The Demers case was scheduled for trial on May 14, 2008, and the record reflects that the claim by Ellis & Ellis was dismissed, and default judgment was entered on the counterclaim in favor of Demers. The docket also indicates that Ellis & Ellis moved to substitute the plaintiff with an individual (Ellis), and that motion was denied. Bar counsel contends that Ellis appeared for the purpose of representing Ellis & Ellis on that date, but Ellis contends otherwise, asserting that Graham Wright appeared for that purpose. Ellis further contends that his presence in the District Court on May 14, 2008, was for the purpose of substituting the named plaintiff of Ellis & Ellis with his own name. The record does not include a transcript of what occurred on May 14, 2008.9

Discussion. In order to establish her petition for contempt, Bar Counsel must show, by a preponderance of the evidence, the respondent's "clear and undoubted disobedience of a clear and unequivocal command." In re: Kafkas, 451 Mass. 1001, 1001 (2008); Nicholas v. Dowd, 342 Mass. 462, 464 (1961). Alternatively, if Bar Counsel can establish, by a preponderance of the evidence, that the respondent has "engaged in legal work prior to reinstatement," the respondent cannot be reinstated until after at least ten years from this date. S.J.C. Rule 4:01, § 17(8), as amended, 435 Mass. 1301 (2003). Because, as Bar Counsel concedes, a disbarred attorney has a constitutional right to represent himself, Bar Counsel must not only demonstrate that the respondent has "engaged in legal work, " but that he has engaged in legal work on behalf of another person or entity. On this record, Bar Counsel has fallen short of making that showing.

Essentially, Bar Counsel contends that Ellis has filed "motions seeking relief from a court for another [entity] ," In re: Kafkas, supra at 1002, namely the partnership of Ellis & Ellis. Ellis responds by contending, first, that because he and his brother were jointly and severally assigned the assets and liabilities of Ellis & Ellis, he may represent that partnership in court. And, alternatively, that because Nicholas assigned him all rights to the claim against Demers, he is merely representing himself as the sole assignee of the claim and his lone error is allowing the claim to proceed while incorrectly captioned. While I conclude that Ellis's first claim is incorrect, I am persuaded otherwise as to his alternative argument.

"An assignee of an assignable cause of suit may intervene for the purpose of assuming control of a bill in equity brought in the name of the assignor." Piper v. Childs, 290 Mass. 560, 564 (1935). In so doing, the assignee stands in the place of the assignor, empowered to bring the same claims, and subject to the same defenses. Commonwealth v. Market Warehouse, Co., 250 Mass. 449, 451 (1925). Here, Ellis was the sole assignee of the claims of Ellis & Ellis against Demers. That assignment appears to have taken place in 2003, more than four years before Ellis assumed any role in the proceedings.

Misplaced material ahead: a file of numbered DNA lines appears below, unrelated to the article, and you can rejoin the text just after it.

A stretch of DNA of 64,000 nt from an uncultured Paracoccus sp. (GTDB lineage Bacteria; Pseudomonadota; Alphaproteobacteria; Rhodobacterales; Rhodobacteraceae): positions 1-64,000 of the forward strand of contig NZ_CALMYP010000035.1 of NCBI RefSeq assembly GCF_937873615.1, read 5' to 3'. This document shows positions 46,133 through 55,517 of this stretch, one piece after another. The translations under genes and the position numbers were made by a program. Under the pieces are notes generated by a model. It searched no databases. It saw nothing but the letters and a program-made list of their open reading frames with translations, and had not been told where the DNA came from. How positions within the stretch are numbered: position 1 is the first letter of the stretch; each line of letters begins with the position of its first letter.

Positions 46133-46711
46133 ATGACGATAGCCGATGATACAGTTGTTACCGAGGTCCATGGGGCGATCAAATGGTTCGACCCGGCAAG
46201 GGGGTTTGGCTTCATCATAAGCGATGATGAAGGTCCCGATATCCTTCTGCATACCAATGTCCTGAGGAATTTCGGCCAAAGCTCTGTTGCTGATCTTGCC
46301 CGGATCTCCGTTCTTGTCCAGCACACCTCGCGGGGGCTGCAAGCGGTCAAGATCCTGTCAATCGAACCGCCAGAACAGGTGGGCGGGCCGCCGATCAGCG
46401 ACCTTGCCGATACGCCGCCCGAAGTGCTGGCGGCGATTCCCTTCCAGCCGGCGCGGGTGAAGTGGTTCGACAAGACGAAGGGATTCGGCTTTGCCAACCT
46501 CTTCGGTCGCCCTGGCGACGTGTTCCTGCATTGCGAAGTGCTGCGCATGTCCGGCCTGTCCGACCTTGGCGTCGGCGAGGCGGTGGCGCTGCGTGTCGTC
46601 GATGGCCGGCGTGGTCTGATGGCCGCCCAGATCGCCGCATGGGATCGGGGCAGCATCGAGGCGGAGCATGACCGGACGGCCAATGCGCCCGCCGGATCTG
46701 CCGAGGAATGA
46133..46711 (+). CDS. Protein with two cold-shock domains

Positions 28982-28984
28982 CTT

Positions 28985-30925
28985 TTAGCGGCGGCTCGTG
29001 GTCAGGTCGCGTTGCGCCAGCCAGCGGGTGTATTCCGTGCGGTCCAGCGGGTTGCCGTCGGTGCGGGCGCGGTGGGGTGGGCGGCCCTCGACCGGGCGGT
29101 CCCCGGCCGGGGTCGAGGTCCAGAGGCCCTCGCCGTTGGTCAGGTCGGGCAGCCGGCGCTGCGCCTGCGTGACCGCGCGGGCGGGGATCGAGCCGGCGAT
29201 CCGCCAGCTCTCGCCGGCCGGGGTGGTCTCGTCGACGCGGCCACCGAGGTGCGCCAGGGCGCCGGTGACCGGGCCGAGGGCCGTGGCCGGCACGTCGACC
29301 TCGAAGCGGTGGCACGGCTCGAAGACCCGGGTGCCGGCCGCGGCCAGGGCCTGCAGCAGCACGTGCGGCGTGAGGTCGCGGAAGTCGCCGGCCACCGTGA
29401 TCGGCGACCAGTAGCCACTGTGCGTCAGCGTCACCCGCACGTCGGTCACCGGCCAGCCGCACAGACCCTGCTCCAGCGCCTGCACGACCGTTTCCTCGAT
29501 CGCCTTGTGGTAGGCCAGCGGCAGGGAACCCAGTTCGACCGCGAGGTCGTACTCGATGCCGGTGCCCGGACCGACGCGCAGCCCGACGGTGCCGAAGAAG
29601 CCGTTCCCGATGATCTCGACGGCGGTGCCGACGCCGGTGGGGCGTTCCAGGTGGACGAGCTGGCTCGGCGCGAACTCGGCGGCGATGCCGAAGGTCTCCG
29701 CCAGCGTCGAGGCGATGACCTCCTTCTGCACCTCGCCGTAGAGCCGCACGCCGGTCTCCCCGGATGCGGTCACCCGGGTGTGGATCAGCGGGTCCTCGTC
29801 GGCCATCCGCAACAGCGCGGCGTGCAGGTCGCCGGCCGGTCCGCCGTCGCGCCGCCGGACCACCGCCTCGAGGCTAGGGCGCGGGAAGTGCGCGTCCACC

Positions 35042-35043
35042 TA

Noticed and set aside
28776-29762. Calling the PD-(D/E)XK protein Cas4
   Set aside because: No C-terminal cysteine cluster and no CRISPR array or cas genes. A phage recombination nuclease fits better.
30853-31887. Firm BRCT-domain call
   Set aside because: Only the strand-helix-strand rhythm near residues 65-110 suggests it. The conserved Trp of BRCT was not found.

Even so, Bar Counsel contends that Ellis cannot sue in his own name to collect a debt owed to the partnership, and cites Shapira v. Budish, 275 Mass. 120 (1931)(Shapira), for that proposition. The Shapira decision is not as broad as Bar Counsel suggests. It states that "all partners must be parties to a suit involving partnership rights," and, therefore, an "assignee of [one] partner's interest in a partnership" cannot bring suit on behalf of the entire partnership. Id. at 162. In Shapira, the partnership involved two partners, only one of whom assigned his interest to the plaintiff. Id. at 123. The Court concluded that the assignee could not sue on behalf of the partnership without including the other partner; in other words, having only the rights to one "partner's interest in [the] partnership," the plaintiff could not sue on behalf of himself and the other partner without involving that partner in the suit. Id. at 126. The facts here are materially different. In 2001, the only remaining partner of Ellis & Ellis was the Ellis Sr. P.C., which assigned, inter alia, the claim against Demers to Ellis and Nicholas. In 2003, Nicholas assigned his interest in that claim to Ellis. Thus, only one person -- Ellis -- had an interest in the claim, and Shapira does not require (implicitly or explicitly) that he name other partners as parties to the lawsuit. That said, the case against Demers was miscaptioned from the outset: a partnership cannot sue or be sued in its own name, but rather "all partners must be parties to a suit involving partnership rights." Shapira, supra at 126; Gordon v. Medford, 331 Mass. 119, 124 (1954). See, e.g., Gorovitz v. Planning Bd. of Nantucket, 394 Mass. 246, 246 n.l (1985). The suit should have been brought in the name of the Ellis Sr.'s P.C., and when Ellis was assigned the rights to the claim against Demers he should have moved to amend the caption to reflect that he was the plaintiff. His failure to do so was error, but in these circumstances I do not consider it to constitute the illegal practice of law.10

Somewhat more problematic is the fact that Ellis responded to Demers's counter-claim for legal malpractice on behalf of "Ellis & Ellis."11 As established by the 2001 assignment, Ellis and Nicholas, "assume[d] full responsibility for all debts and obligations of the . . . partnership." In filing a motion for summary judgment on Demers's cross-claim, Ellis may have been representing his interests and his brother's interests. The motion does not specify that it was filed only on behalf of Ellis, although it is signed by Ellis "pro se. "